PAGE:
1. The three plaintiffs viz. (i) Hughes Communications India Ltd., (ii) Hughes Communications India Ltd. Comtel (sic), and, (iii) Hughes Network Systems India Ltd. have instituted this suit for recovery of Rs. 1,15,66,360/- along with interest from the defendant.
2. The defendant, not later than submitting its first statement on the substance of the dispute has filed this application for reference of the parties to arbitration.
3. The Counsel for the plaintiffs states that a reply to the application though has been filed, is not on record.
4. A copy of the reply is handed over in the Court and is taken on record.
5. The Counsels have been heard.
6. The Counsel for the defendant/applicant draws attention to the letter No. 95106/Q/BCCS(2)D(IT/Coord)/2006 dated 29th August, 2006 of the defendant to Wipro Ltd. placing a supply order on Wipro Ltd. for “supply of hardware, software, training, site preparation, installation of software, solution/security Networking equipments etc. for computerisation of the Depots of Canteen Stores Departments (Phase-II)” and to Clause 29 of the Schedule ‘A’ to the said supply order as under:
In the event of any dispute arising out of the contract, it shall be referred to the sole arbitrator, Secretary, Ministry of Defence, Govt. of India or his nominee. The award of the arbitrator shall be final and binding on both parties to the contract.
Notwithstanding any provision of the above paragraph the contractor shall not be liable to any damages for any period of delay during which the goods are packed and ready for dispatch but cannot be shipped because of lack of shipping opportunity.”
7. Attention is next invited to the letter dated 11th June, 2008 of the defendant/applicant to the plaintiff No. 1 placing work order on the plaintiff No. 1 “as a part component of the Order No. 95106/Q/BCCS(2)D(IT/Coord)/2006 dated August 29, 2006 placed on Wipro Limited for implementation of the ICSDS Phase-II Project” and further recording that “this Word Order is being placed on Specific request of Hughes Communications India Ltd. (HCIL) as it was mentioned by you that Wipro Limited cannot resell VSAT Services as per the TRAI/DOT Guidelines” and asking the plaintiff No. 1 to “arrange to provide the VSAT Services as per enclosed letter from Wipro Ltd.” and further informing plaintiff No. 1 that “Wipro Ltd. has also specified that payment for the aforesaid VSAT Services would be paid by them till the project handover period” and “beyond that the service charges would be borne by the CSD”. The said letter further provides that “All terms and conditions would be governed by the terms and conditions in the No. 95106/Q/BCCS(2)D (IT/Coord)/2006 dated August 29, 2006, placed on Wipro Limited.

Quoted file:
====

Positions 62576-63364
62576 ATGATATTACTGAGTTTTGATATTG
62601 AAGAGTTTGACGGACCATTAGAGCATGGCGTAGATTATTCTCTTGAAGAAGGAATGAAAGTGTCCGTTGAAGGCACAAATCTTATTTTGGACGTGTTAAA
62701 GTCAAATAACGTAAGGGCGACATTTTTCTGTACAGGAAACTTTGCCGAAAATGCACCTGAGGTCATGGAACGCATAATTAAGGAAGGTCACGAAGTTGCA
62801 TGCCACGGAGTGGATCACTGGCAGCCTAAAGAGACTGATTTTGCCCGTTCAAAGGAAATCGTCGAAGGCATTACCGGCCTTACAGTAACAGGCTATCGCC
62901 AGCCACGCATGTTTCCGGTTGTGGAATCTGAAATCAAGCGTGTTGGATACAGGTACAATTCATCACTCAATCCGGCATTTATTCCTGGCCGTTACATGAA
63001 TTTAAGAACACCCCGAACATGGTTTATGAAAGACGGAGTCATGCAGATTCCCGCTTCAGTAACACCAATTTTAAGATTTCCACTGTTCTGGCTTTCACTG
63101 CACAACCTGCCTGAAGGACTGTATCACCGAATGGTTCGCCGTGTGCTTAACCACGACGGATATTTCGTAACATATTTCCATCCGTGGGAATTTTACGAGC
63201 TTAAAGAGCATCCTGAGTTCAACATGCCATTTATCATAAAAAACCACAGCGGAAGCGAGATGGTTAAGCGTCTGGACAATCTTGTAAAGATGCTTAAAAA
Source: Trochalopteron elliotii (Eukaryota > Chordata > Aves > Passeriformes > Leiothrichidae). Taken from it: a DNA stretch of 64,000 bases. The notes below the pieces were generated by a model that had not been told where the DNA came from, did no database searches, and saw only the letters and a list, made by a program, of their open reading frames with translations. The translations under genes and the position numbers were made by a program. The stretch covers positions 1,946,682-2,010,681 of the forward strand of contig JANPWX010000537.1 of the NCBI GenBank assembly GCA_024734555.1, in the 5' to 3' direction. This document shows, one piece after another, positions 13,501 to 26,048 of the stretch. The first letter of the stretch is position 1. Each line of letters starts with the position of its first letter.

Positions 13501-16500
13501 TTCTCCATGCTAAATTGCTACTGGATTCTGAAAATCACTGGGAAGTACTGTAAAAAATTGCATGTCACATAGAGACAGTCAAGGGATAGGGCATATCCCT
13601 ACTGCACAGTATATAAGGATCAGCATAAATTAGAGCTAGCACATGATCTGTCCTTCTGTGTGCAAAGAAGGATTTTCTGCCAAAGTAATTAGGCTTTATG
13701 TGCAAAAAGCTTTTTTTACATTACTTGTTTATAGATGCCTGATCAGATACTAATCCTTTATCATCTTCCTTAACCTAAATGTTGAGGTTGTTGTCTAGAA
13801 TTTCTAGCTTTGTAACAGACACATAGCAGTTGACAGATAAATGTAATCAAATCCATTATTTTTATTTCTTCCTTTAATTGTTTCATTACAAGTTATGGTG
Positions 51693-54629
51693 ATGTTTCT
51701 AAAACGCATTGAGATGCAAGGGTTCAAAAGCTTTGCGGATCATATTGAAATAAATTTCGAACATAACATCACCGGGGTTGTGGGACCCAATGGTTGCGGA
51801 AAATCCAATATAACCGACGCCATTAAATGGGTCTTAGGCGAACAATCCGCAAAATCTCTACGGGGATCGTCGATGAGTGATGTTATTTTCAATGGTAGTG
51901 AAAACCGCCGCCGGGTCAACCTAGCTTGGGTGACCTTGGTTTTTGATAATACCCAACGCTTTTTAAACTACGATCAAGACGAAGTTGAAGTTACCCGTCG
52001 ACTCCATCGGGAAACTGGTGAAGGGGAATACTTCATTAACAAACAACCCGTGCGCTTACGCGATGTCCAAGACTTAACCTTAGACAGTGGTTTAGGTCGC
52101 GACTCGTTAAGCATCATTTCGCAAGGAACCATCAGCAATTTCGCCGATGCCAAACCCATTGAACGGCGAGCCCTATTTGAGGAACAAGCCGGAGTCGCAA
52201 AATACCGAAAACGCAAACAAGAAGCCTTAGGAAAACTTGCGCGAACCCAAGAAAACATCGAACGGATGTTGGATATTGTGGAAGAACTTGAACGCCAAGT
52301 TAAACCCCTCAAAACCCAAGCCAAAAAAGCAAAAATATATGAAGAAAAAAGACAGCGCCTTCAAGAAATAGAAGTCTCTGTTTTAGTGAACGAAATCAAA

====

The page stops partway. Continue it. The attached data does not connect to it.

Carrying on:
8. The Counsel for the defendant/applicant has thus contended that the claim of the plaintiffs, subject matter of the present suit, is subject matter of Arbitration Agreement aforesaid.
9. The Counsel for the plaintiffs/non-applicants in opposition, has first drawn attention to Section 12(5) of the Arbitration & Conciliation Act, 1996 and thereafter to the Seventh Schedule to the said Act, particularly to Clause 12 thereof and contends that the Arbitrator in the Clause aforesaid viz. Secretary, Ministry of Defence, Government of India or its nominee is not entitled to be an Arbitrator. Reliance is placed on TRF Ltd. v. Energo Engineering Projects Ltd., II (2018) SLT 275=(2017) 8 SCC 377, where it has been held that when the Managing Director of a party to the agreement was disqualified from being the Arbitrator, he was also not entitled to nominate any other person as the Arbitrator.
10. I have however enquired from the Counsel for the plaintiffs/non-applicants, whether not he is mixing up Arbitration Agreement with the Arbitrator and which are in fact distinct from each other. Merely because the named Arbitrator may be disqualified from acting as the Arbitrator does not mean that there is no Arbitration Agreement between the parties, on finding which this Court under Section 8 of the Arbitration Act is mandated to refer the parties to arbitration.